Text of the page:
Git is a mechanism of sharing/keeping/tracking/updating/merging code/files/projects. It has a different feel than more traditional "Master/client" ways of thinking - and can cause some initial problems in understanding just how to approach Version Control/Project file management.
It's beauty is in the manner you can quickly fork a project for you own needs and then feedback the new project to it's parent. Which rather embodies the whole Open-Source philisophy.
Git task Notes Git commands Tell Git who you are Configure the author name and email address to be used with your commits.
Note that Git strips some characters (for example trailing periods) from user.name.
git config --global user.name "Sam Smith" git config --global user.email email@example.com
'''master''' is a local branch '''origin/master''' is a remote branch (which is a local copy of the branch named "master" on the remote named "origin")
origin is a remote
Create a new local repository
Check out a repository
- Create a working copy of a local repository:
- git clone /path/to/repository
For a remote server, use
git clone username@host:/path/to/repository
- Add one or more files to staging (index):
- git add <filename> git add * Commit
Commit changes to head (but not yet to the remote repository)
git commit -m "Commit message"
- Commit any files you've added with git add, and also commit any files you've changed since then:
- git commit -a Push
Send changes to the master branch of your remote repository
git push origin master
Status List the files you've changed and those you still need to add or commit
Connect to a remote repository
If you haven't connected your local repository to a remote server, add the server to be able to push to it:
git remote add origin <server>
List all currently configured remote repositories
git remote -v
Create a new branch and switch to it
git checkout -b <branchname>
Switch from one branch to another
git checkout <branchname>
List all the branches in your repo
and also tell you what branch you're currently in:
Delete the feature branch
git branch -d <branchname>
Push the branch to your remote repository, so others can use it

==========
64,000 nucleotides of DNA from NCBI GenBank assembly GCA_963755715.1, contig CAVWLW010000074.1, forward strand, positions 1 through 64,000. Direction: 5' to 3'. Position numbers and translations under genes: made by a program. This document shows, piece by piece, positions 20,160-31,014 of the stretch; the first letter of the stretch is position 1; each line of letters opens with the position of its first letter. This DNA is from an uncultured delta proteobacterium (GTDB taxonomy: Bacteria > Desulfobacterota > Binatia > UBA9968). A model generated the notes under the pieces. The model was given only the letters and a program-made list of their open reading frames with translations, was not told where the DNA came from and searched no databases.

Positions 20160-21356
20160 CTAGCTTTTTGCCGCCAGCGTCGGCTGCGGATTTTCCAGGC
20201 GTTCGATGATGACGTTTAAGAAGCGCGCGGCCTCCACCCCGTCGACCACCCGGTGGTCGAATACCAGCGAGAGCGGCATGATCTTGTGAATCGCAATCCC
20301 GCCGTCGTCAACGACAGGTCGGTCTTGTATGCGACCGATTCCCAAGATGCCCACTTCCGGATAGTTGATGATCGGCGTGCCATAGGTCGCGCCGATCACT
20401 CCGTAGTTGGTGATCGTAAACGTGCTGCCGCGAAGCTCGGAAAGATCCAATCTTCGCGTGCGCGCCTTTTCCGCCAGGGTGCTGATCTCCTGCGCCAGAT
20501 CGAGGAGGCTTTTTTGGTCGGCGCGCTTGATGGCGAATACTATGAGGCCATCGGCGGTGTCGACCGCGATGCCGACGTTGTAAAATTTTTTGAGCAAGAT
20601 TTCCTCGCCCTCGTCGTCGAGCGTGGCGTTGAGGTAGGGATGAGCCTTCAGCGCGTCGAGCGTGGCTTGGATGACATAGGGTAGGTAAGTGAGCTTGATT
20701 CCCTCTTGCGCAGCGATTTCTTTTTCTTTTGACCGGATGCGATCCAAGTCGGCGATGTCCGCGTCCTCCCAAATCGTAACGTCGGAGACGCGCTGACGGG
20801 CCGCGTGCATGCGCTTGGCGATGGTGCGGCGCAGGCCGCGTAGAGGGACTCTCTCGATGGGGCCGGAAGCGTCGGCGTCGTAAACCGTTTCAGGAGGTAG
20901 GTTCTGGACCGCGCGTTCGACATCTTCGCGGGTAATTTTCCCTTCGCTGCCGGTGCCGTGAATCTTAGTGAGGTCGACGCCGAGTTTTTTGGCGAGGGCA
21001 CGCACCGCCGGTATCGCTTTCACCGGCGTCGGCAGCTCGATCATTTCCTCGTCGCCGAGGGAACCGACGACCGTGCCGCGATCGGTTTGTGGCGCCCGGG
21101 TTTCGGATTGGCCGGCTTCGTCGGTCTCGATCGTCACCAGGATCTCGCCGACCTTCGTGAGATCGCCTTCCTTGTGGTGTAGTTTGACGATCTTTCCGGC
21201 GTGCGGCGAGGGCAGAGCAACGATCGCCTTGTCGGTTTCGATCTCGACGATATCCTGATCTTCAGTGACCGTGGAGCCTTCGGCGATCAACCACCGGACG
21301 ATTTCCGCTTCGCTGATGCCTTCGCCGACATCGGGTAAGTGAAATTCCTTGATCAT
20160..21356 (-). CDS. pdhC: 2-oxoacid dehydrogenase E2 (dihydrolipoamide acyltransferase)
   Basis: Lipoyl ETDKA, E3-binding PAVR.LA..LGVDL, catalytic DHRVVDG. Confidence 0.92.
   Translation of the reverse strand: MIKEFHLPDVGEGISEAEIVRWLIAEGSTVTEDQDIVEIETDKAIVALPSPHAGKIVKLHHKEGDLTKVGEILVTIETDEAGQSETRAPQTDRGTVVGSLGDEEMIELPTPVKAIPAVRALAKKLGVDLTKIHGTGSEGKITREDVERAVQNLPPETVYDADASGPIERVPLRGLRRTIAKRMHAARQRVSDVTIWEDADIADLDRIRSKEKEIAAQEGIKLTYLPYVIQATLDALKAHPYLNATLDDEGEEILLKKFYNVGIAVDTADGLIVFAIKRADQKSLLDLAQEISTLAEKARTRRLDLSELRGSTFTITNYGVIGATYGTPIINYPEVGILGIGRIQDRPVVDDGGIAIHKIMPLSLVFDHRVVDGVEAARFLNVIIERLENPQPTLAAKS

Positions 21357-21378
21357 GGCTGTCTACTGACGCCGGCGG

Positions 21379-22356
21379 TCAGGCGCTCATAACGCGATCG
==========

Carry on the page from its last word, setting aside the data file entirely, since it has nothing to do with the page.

git push origin <branchname>
Push all branches to your remote repository
git push --all origin
Delete a branch on your remote repository
git push origin :<branchname>
Update from the remote repository
- Fetch and merge changes on the remote server to your working directory:
- git pull
To merge a different branch into your active branch
git merge <branchname>
View all the merge conflicts
View the conflicts against the base file:
Preview changes, before merging:
git diff git diff --base <filename> git diff <sourcebranch> <targetbranch>
After you have manually resolved any conflicts, you mark the changed file
git add <filename> Tags
You can use tagging to mark a significant changeset, such as a release
git tag 1.0.0 <commitID>
- CommitId is the leading characters of the changeset ID, up to 10, but must be unique. Get the ID using:
- git log
Undo local changes
If you mess up, you can replace the changes in your working tree with the last content in head:
Changes already added to the index, as well as new files, will be kept.
git checkout -- <filename>
Instead, to drop all your local changes and commits, fetch the latest history from the server and point your local master branch at it, do this:
git fetch origin git reset --hard origin/master
Search the working directory for foo()
git grep "foo()"
Create Remote Repo
TO create a remote Repo....
#ssh firstname.lastname@example.org #mkdir my_project.git #cd my_project.git #git init --bare #git update-server-info # If planning to serve via HTTP #exit
Check This worked
And you should have a copy of the Git Project
Git Bash Tweeks
Put these in ~.bashrc
2 Clients 1 Central repository
Assuming you have 2 developers working on a project. They Both '''git clone''' - modify a different file - and then 1 (Tim say) of them (it matters not which one) does 'git add main.py' and then 'git commit -a'.
At this point NOTHING will be updated as the changes are on the LOCAL repository.
To Update the "Central" Repository - you do this.
- Developed Tim
- git status
- Checks to see what is happening. It should say
- On branch master Your branch is ahead of 'origin/master' by 1 commit. (use "git push" to publish your local commits)
- So Developer Tim does
- git push
This has updated the "Central" copy.
- Developed Hamad - now want to see whats changed.
- git status
NO Changes. Why ? Because this is looking at his local Git.
- Hamad knows Tim Updated something. So he does
- git fetch
- Something like
- remote: Counting objects: 7, done. remote: Compressing objects: 100% (4/4), done. remote: Total 4 (delta 3), reused 0 (delta 0) Unpacking objects: 100% (4/4), done. From /media/tim/Git 483dcd7..5f4d9e8 master -> origin/master
- Then Hamad does a
- git status On branch master Your branch is behind 'origin/master' by 1 commit, and can be fast-forwarded. (use "git pull" to update your local branch)
- To fix this he does
- git pull
And gets the new code And sees